Kabir Bedi has made the most of his time and talent in his 50-year-old career spanning Bollywood, Hollywood and European cinema. Like most successful actors, he moved from the stage to the big screen, while taking up television projects in between.
He made his first splash with Hulchul in 1971, starring opposite Zeenat Aman. Khoon Bhari Maang in 1988 got him the box office numbers needed to prove his versatility. Much praised for playing the lead in Taj Mahal: An Eternal Love Story as Emperor Shah Jahan, the cat-eyed hunk received applause for his role in Deepa Mehta's Komagata Maru and Tamil film Aravaan.
Octopussy, in which he played a Bond villain, was his first big break in international cinema. Read it all in his recently launched autobiography, Stories I Must Tell.
What made you write this book?
For a decade, I have been wanting to talk about so many things. I wasn’t sure how and how much to say. Last year, it struck me that writing could be a good way of letting it all out. I didn’t use the linear form, because I find it quite boring, which is why it is a series of overlapping stories. I had the freedom to explore each scene truthfully.
Could you sum up the book?
It is about the demands of my career, tumultuous relationships, love, setbacks and loss, in addition to changing belief systems, and how in the end, I made India proud.
Though you’ve acted in over 60 films, why didn’t we see more of you in Bollywood?
I was doing Indian films but then some Italian filmmakers approached me. Because of that, Indian producers saw me as unavailable. I came back to work on Khoon Bhari Maang, which was a super hit. Then I left for Hollywood to act in The Bold and the Beautiful. In 2005, I came to India and did various films that got me a lot of acclaim.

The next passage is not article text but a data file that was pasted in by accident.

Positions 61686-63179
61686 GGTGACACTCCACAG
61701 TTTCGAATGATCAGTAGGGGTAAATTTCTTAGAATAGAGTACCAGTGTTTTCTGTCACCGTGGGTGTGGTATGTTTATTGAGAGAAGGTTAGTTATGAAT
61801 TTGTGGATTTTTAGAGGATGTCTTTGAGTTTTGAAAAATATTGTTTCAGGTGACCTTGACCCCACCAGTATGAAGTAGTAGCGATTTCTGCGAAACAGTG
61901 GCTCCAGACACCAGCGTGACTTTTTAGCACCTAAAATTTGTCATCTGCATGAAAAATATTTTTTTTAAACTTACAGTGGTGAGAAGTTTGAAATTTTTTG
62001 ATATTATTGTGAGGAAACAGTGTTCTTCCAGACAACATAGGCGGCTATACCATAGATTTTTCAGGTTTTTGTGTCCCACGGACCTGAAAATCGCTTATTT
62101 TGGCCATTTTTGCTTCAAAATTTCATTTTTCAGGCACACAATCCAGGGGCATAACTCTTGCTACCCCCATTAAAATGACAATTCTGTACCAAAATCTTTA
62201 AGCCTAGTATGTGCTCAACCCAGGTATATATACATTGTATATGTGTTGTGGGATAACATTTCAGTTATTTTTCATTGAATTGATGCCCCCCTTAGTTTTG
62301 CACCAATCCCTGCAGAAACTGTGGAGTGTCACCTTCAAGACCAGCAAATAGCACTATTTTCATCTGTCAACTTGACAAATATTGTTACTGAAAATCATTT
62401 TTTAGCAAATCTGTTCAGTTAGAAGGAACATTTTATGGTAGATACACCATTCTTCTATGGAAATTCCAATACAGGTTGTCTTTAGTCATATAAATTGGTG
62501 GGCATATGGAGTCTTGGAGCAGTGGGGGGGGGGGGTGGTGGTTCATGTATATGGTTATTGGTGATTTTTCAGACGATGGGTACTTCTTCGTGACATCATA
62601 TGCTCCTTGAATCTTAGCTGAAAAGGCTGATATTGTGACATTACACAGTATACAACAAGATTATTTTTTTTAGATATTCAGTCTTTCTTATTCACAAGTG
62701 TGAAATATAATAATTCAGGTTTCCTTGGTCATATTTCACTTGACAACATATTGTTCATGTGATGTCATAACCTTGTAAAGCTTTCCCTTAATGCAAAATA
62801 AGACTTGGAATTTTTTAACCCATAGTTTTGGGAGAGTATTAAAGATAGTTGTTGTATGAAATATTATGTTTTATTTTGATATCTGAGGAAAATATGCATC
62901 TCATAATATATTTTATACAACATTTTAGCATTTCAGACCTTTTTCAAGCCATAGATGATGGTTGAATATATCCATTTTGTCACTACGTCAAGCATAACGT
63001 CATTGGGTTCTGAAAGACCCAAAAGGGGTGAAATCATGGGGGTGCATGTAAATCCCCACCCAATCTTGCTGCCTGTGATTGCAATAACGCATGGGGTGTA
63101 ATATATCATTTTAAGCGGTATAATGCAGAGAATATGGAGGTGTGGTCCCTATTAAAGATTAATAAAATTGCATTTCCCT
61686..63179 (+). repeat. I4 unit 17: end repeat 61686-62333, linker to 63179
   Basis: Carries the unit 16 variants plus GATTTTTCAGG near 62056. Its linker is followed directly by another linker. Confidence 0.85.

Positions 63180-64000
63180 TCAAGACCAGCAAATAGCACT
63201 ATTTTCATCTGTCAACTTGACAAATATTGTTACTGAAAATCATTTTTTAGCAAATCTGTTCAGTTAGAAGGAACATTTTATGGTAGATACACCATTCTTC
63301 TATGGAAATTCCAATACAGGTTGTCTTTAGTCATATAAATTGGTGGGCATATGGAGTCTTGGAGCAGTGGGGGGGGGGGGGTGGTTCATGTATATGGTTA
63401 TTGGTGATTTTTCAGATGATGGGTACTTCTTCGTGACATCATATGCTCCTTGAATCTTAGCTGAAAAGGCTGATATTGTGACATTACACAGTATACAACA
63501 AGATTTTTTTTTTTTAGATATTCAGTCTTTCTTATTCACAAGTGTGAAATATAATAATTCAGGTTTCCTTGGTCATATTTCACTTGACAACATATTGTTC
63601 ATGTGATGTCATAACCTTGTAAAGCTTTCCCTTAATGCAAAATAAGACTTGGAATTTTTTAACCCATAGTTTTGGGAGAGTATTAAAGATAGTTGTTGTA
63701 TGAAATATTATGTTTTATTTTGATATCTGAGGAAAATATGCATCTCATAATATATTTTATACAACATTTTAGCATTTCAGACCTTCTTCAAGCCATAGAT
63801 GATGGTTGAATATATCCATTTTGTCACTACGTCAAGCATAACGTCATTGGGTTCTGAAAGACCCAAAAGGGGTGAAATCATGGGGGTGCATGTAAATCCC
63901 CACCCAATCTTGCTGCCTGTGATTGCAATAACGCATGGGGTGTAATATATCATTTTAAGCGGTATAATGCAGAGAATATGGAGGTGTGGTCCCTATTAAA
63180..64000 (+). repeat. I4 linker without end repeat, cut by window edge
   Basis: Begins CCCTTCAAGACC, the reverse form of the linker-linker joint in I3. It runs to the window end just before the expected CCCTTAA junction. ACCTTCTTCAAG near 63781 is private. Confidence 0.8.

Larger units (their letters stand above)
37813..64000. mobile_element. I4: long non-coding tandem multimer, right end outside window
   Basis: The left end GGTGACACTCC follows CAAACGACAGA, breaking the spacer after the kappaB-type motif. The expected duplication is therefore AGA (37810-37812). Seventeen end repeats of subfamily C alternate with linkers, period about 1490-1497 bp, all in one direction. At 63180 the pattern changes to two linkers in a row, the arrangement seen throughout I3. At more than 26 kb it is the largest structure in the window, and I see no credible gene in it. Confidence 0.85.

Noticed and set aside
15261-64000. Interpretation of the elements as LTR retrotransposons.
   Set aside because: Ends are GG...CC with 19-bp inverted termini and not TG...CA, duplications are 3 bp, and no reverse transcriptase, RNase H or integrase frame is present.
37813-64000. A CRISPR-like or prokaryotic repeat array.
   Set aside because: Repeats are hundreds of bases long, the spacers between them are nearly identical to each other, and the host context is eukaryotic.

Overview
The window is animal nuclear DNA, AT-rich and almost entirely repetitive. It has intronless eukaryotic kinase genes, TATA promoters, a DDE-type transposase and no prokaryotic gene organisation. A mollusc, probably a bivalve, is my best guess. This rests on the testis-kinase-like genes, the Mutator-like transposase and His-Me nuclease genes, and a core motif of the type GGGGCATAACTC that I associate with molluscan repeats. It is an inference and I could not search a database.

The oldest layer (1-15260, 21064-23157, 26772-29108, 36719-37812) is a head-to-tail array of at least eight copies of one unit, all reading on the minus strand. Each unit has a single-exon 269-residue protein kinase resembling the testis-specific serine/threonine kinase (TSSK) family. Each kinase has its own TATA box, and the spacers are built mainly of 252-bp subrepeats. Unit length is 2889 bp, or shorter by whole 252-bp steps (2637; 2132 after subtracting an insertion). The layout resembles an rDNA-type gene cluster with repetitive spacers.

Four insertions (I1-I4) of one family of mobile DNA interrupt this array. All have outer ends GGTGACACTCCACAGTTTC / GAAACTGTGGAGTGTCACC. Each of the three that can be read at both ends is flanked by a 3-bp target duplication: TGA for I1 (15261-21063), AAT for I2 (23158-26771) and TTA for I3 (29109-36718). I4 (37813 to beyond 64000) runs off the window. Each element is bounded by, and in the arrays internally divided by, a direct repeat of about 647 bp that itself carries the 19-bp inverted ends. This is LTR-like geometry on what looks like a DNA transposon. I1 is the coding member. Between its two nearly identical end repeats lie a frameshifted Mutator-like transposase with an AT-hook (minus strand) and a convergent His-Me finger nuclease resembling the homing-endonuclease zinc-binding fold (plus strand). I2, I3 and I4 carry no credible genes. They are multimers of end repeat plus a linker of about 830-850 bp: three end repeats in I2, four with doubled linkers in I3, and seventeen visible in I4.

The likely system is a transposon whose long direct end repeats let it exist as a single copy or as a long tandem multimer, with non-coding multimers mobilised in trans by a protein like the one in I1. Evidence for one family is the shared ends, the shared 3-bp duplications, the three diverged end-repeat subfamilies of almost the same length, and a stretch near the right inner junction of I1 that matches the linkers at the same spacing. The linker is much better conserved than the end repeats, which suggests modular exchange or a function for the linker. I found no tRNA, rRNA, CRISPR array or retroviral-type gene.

People took notice when you signed the James Bond film Octopussy.
The Italian television series, Sandokan, of which I was a part, helped me get attention. The role was that of an Indian Sikh. It came with many challenges, like Indian actors in London protesting over why an actor was being brought from India. The production house had to explain to 30 actors why none of them were better suited.
You write about interviewing The Beatles, and asking John Lennon whether he had taken LSD?
When I was a 20-year-old reporter for AIR, I was a big Beatles fan. A social revolution was sweeping the West then. Hippies had popularised marijuana and LSD, and there were rumours that The Beatles had done them too. I wanted to discover the truth directly.
The press wrote terrible things about you following your breakup with Parveen Babi.
I did my best to heal her. But I didn’t say anything at the time, because she was rebuilding her career in India.
Would you say your choice in women was wrong?
I see them as learning experiences. I was in a tumultuous relationship with Protima. After our open marriage ended, I found myself in a relationship with Parveen. I had given myself no time in between. By the time Parveen left me, I was emotionally drained.
When Protima streaked in public, you didn't react. Instead, you focused on Sandokan. But what was going on inside your mind?
Protima told me about the streaking incident in the middle of my shooting in Malaysia. The deed had been done and couldn’t be undone. I didn't want more emotional dramas to overwhelm me. And Sandokan went on to open the doors to my international career.
Something you advise people against doing?
Marrying in haste and for the wrong reasons. Being careless with money. For more, turn to my book.
Are there things that will surprise Alaya F in this book?
There is a lot she will discover in my book that will both surprise and delight her.
Most valuable life lessons?
You can take the path less trodden and still survive. Mine was full of agony and ecstasy, ruin and resurrection.
What do you tell yourself every day?
The game is not over. I’m still young. There’s more to come.